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With Facebook, Netflix And More, The PS Vita Is *Nearly* A Tablet Alternative

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I’ve enjoyed the PS Vita for a couple of weeks now. It’s a fun device, but as John describes in our review, it feels like the last of its kind. Single function devices are no longer relevant and as much as Sony tried, the Vita is still pretty much a dedicated gaming handheld.

The company launched an app store for the Vita today, which folds Facebook, Netflix, Twitter, and Flickr apps into the Vita’s ecosystem. With these apps, along with the powerful hardware and 3G connectivity, the $249 Vita could be a good alternative to a traditional tablet. The only thing it’s missing is a proper web browser.

The apps work as expected. The Netflix app uses the same interface as the company’s Android and iOS apps. The app does not support streaming via a 3G network, though. Flickr is downright gorgeous on the Vita. The interface takes full advantage of the Vita’s widescreen OLED screen displaying the image on the left with the details on the right. This app works on 3G. For some reason Facebook is only available to European Vitas. U.S. owners will need to wait a bit longer.

These apps finally make the Vita slightly more than just a gaming device. They’re key to the Vita’s success, really. Today’s consumers expect a multifunction device, which, as I can attest, the Vita was not until these apps hit. In fact I was getting a tad bored with the Vita, tending to instead to pick up my iPad for a few minutes of gaming followed by some Facebooking.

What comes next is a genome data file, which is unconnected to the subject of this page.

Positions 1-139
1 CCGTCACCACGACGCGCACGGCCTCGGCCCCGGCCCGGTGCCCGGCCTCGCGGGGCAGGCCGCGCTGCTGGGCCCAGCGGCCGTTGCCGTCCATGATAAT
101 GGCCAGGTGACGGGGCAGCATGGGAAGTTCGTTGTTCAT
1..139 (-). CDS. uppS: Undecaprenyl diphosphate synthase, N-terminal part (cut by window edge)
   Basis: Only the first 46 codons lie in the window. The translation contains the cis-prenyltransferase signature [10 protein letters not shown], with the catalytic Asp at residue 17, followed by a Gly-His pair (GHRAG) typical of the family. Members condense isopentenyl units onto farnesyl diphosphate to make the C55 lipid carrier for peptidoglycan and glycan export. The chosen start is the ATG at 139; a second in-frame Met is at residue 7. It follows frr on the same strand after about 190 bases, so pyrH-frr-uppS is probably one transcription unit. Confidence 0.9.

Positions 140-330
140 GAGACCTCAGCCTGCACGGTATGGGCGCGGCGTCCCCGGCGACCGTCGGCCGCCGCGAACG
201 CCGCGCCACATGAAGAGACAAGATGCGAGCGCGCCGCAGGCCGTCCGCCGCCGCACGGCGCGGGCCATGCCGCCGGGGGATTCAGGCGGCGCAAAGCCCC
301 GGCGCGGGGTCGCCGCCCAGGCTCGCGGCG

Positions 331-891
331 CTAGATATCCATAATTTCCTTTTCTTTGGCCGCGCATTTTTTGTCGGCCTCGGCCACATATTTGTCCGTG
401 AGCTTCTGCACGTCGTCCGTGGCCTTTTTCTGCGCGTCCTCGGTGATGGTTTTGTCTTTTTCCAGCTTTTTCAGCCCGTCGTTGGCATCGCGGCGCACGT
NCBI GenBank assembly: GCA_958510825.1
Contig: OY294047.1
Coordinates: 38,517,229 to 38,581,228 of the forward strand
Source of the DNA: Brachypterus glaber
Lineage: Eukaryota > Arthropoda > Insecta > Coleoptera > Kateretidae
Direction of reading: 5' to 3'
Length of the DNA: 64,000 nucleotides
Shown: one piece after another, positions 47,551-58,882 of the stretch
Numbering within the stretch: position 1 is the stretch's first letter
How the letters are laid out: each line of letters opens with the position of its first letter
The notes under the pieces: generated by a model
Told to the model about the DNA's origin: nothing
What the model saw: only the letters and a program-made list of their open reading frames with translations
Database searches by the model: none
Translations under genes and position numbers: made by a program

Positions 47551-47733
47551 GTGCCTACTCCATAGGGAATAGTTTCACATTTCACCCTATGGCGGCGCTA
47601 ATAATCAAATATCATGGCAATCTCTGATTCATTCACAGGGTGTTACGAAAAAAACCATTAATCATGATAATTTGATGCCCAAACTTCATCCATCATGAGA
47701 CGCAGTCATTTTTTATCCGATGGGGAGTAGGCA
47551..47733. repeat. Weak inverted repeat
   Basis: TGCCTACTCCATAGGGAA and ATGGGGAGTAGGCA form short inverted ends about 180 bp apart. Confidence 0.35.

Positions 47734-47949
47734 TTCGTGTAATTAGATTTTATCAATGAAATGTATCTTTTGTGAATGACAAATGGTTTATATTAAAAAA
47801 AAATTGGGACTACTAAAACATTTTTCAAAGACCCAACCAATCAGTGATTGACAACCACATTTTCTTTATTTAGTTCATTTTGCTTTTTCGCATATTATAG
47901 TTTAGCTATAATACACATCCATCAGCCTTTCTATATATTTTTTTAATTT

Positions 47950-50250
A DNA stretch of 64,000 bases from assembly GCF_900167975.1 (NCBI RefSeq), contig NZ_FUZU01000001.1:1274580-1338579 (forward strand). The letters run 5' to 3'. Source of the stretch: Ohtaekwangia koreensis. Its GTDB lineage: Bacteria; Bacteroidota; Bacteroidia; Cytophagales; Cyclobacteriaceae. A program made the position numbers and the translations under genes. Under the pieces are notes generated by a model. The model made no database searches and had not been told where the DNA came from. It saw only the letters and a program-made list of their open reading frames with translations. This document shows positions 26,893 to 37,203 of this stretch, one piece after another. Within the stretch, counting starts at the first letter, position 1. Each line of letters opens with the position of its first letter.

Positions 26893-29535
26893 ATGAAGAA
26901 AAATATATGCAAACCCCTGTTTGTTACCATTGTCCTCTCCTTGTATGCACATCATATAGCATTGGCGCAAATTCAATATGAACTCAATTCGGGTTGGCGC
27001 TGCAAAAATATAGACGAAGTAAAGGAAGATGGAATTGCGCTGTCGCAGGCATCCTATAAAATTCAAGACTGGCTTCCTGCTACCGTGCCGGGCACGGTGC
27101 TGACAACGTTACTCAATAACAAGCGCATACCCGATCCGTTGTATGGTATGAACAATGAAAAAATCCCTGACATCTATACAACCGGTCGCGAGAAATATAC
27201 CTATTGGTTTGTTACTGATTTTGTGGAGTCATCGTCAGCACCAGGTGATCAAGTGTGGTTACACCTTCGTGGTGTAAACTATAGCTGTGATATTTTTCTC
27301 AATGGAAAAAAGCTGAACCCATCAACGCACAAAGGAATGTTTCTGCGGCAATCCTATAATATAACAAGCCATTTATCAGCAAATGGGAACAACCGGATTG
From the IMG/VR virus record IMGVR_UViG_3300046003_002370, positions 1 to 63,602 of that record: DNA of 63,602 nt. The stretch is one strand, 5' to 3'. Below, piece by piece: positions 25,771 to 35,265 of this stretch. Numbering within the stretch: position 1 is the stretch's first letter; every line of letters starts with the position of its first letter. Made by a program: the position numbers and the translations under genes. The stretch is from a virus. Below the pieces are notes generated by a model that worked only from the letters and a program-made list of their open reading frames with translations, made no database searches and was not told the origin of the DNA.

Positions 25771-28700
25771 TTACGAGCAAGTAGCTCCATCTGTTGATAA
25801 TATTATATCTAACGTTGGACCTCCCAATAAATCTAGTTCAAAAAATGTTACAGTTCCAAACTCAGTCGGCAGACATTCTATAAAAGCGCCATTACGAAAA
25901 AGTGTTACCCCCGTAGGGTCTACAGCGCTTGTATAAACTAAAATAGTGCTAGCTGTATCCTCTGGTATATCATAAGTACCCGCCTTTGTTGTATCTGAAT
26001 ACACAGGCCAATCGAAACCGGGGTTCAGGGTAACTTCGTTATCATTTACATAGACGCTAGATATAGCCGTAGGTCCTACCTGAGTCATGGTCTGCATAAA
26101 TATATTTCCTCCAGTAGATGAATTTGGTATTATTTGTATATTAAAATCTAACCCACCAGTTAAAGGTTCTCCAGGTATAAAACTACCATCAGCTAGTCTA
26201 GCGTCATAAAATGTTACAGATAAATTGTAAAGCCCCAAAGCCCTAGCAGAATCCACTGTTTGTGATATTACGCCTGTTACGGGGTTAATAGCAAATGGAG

You see, my gaming attention span is not what it used to be. There was a time when I played Link’s Awakening by flashlight under my bed sheets for hours. Not anymore. I can only handle a few minutes at a time before I get bored and need to move onto something else. I know I cannot be alone. The $249 Vita (or $300 for the 3G version) was a hard sell for me. But now that there are apps, it could potentially fulfill the need of a similar person who wants a gaming device but can’t give up the features of a modern tablet. The Vita already had a Google Maps app, text and voice messaging, and a photo app. If only the Vita had a quality web browser it would be nearly perfect for this demographic.

The Vita’s web browser still needs work. It renders web sites like IE 6 (read: poorly). It doesn’t support even Flash 9 and scrolling is painful because of how slow it renders. But it works in a pinch.

The Vita is a powerful little thing. It rocks a custom ARM Cortex A9 quad-core CPU, 512MB of RAM, and packs the same amount of connectivity options as an iPad. The 5-inch screen is an OLED capacitive touchscreen and then there’s a massive rear capacitive touchpad for additional controls. There’s dual analog sticks, a directional pad and traditional PlayStation controls. The Vita really is the most impressive gaming device ever made. But even with good launch titles in my opinion it was still missing something: apps.

The Vita is launching in a tough market. No other gaming device including Nintendo’s 3DS had to deal with so many competitors. The Vita must combat smartphones, tablets, the 3DS and in the coming weeks, the iPad 3, which will no doubt launch with the force of a mighty backdraft. But Sony seems to know this. The Vita’s hardware and accessories are pricey, hinting that Sony isn’t selling them at a loss. Sony probably knows the Vita won’t outsell the iPad. It doesn’t have to in order to be considered a success. As long as the Vita gets quality games, apps and new features at a steady rate, Sony will continue to make gamers happy. And that’s what it’s all about.